A final thought. What would our lives be like if, each day we tried to actively manage our reserves of personal flexibility? It would likely involve monitoring which bits we are losing (or cashing in) and actively finding replacement forms of PFL, for those PFL things lost.

With growing PFL, we may feel happier and more confident. Better able to cope with uncertainty. And more able to grow as people. What do you think?

Simon

Urban drift and Flexibility

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I live on the outskirts of a town in Buckinghamshire in the United Kingdom. My town borders on farmland, small lakes and parks. Including the walk to the local train station, it takes about 1 hour 45 minutes to travel by train south into Zone One (Westminster) London.

The train trip into Westminster starts by travelling past rolling landscapes of farmland (green rectangles of pasture, processions of trees, hedge lines and barren grain fields), through old industrial lands (an art-deco style drinks factory, an old biscuit factory and long empty Kodak factory). Continuing further inwards, you travel through the concentric zones of the commuter suburbs of London – the suburbs broadly getting wealthier, the further inwards you travel.

Travelling further towards the centre of London, you reach the hub station where a number of train lines converge. Then, travelling still further into the centre on the London Underground train system, you pass under various tourism sites. And ultimately reach the Whitehall government offices, close to the Houses of Westminster (the centre of UK-wide government).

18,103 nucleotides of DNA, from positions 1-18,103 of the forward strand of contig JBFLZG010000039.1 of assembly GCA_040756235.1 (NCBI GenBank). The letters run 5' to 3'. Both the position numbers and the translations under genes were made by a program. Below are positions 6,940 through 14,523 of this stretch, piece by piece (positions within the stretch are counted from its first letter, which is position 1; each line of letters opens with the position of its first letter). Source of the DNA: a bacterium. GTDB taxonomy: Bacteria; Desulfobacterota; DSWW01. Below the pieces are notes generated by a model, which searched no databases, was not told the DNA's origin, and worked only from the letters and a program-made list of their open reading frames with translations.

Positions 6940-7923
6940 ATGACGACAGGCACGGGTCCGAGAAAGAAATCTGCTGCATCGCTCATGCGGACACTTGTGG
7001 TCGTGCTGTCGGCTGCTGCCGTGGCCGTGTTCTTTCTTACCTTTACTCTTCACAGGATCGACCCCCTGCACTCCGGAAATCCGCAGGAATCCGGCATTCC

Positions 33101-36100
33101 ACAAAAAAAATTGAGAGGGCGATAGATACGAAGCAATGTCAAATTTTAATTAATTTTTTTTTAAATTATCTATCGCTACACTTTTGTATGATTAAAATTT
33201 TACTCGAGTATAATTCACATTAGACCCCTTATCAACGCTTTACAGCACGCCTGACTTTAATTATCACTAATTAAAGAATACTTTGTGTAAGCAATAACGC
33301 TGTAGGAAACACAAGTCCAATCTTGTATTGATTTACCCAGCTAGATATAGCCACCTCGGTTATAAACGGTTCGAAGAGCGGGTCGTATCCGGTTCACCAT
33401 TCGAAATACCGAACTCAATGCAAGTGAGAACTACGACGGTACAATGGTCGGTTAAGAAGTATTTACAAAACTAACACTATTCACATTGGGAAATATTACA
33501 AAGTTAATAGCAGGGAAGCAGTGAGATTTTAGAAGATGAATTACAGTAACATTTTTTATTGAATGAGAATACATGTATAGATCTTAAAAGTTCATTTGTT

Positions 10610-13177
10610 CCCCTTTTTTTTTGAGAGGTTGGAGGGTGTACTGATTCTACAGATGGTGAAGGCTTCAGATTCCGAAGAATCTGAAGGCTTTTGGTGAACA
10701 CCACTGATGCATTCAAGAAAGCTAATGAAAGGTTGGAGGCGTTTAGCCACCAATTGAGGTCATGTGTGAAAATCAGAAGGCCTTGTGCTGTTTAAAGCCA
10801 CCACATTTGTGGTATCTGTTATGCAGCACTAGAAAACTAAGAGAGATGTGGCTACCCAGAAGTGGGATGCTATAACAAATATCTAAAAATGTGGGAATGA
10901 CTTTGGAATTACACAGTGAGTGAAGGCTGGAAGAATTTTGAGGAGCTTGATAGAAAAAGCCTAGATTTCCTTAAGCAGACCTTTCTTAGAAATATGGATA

Today it struck me that my journey into the very centre of London is rather like travelling forward in time (from basic farming, to 20th century industry, to a basic service economy to highly skilled service-worker economy. And ultimately, to reach the complexity & high stakes of a 21st century, first World, western government centre.

What has this got to do with flexibility? Well, as the super-rich progressively buy up the properties at the very centre (the plots of land that aren’t protected parks & tourist sites), each of the other groups, need to have the flexibility to move one level further out i.e. ride the waves of urban drift. To elaborate, new Industry moves into farmland, leaving old industrial sites ripe for environmental clean-up. New basic service-worker suburbs reclaim old industrial sites. Advanced service-worker suburbs renovate the more down-at-heel suburbs further out. Transport hubs move further outwards, to match the popular disembarkation points of the commuters. And with budget pressure on government department running costs, government offices move out into the nearby suburbs too.

All of this requires flexibility from local government planners & building consent regulators. And flexibility from the people who are inevitably priced out of inner-city accommodation.

At this point, I’m not passing judgement on whether this is a good or bad thing.

For inner-city, social-housing occupants, the further out their jobs move to, the longer their commute also becomes to reach those workplaces, if they stay in relatively inner-city properties.

What is also profound for the government planners in a mega-city is that the investment they need to make in transport infrastructure and social housing moves ever outwards. In other words, plan for greater investment in the outlying areas. Not renovation of the inner areas, to not even benefit the super-rich. Who travel by Ferrari, or helicopter in any case.